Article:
Cinderella stamps include all manner of adhesive printings—from fiscals and forgeries to railway stamps, advertising labels, phantom issues, and charity seals—designed to resemble official postage but invalid for actual use. The term Cinderella Stamp was chosen by the first Cinderella Stamp Club in 1959 as a reference to the mistreated and underappreciated fairy tale character. Cinderellas which have accidentally passed as true postage and appear cancelled on covers are particularly prized among collectors. While some philatelists shun these stamps because they are inauthentic, a fair number of Cinderellas are created specifically for the stamp-collecting community.
Local stamps are a special type of Cinderella that can be used as valid postage within a small, specified region, but not beyond. Historically, local stamps often preceded national stamps before unified postal services were developed, but locals were also used for small-scale courier services, like the system serving the Oxford University community in the late 1800s.
Christmas or charity seals are special stickers used to raise funds for an organization, like the adhesive stickers created for the American Red Cross during the early 20th centu...
Other Cinderella stamps have been created to mark special events, advertise products, or show support for a general cause. A particularly interesting set of patriotic Cinderellas dates from 1861, designed by the Union government to show support for the American Civil War. Two of the most sought after commemorative Cinderellas were printed by a Viennese stamp dealer to celebrate an exploratory voyage to the North Pole from 1872 to 1874. These triangle-shaped designs featured an image of a glacial landscape surrounded by a specific island name (either Cap Pest or Cap Wien), and the date.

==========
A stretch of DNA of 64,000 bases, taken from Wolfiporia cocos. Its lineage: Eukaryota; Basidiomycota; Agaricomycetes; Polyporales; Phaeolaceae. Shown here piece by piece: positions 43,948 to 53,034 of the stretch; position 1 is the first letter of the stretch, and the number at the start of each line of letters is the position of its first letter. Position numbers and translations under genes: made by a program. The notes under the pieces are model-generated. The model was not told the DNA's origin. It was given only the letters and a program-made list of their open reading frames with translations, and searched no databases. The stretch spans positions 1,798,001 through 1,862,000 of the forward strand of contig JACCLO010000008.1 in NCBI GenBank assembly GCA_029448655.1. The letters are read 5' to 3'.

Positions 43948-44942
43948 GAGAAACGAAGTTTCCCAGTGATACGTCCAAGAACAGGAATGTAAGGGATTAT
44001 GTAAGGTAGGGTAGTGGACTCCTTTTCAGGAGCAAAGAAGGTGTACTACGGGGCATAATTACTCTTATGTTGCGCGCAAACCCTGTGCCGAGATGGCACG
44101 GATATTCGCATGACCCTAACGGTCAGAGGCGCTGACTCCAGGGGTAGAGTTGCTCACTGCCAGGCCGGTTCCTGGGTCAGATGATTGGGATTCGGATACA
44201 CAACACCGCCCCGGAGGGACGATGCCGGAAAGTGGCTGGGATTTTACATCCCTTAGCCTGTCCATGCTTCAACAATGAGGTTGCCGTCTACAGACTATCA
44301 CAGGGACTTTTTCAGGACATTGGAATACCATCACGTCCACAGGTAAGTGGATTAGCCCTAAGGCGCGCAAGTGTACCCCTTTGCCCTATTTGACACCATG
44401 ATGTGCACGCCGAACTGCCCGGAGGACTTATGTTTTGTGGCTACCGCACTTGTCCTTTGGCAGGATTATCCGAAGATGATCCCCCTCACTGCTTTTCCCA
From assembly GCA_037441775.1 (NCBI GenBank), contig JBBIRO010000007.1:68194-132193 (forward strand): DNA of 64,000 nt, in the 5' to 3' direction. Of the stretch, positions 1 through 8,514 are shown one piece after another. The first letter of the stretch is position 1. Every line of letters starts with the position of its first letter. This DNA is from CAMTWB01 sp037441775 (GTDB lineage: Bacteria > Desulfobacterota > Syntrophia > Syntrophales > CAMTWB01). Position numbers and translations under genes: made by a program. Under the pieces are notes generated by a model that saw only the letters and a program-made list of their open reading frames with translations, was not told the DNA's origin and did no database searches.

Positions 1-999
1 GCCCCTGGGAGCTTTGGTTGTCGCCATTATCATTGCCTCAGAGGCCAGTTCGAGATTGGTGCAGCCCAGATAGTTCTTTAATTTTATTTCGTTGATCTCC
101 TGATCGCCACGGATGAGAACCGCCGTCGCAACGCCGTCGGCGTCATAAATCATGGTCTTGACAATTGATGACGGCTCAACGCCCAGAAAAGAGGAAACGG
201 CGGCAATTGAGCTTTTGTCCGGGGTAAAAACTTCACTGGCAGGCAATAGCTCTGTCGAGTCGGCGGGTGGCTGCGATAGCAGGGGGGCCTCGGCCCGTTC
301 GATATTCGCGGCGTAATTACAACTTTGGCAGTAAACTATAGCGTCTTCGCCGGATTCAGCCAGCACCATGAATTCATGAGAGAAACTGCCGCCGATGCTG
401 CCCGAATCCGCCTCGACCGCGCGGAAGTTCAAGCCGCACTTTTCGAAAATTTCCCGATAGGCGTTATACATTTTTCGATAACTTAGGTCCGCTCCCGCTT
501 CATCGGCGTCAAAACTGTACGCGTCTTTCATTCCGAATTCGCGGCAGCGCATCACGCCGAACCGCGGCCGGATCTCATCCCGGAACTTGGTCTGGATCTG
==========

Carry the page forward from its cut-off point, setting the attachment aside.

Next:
The 1920s and '30s saw a great proliferation in Cinderella-stamps, most carrying advertising imagery or exhibition seals. The 1933 Chicago World’s Fair inspired many Art Deco style stamps, featuring images of exposition buildings or the fair's spinning Saturn logo, though none were valid as postage. The American Poster Stamp Association (APSA) even issued its own decorative Cinderellas during the 1950s.
A small but fascinating niche within Cinderellas is the protest-stamp category. These stamps are produced to offer a dissenting view of an issue or event on authentic postage. For example, in 1995, the alteration of an original stamp design featuring the atomic bomb in a set commemorating World War II was protested by individuals who created their own anti-war Cinderellas.
Finally, some Cinderellas are simply fraudulent versions of genuine stamps. These forgeries are created to fool the postal service or philatelists.
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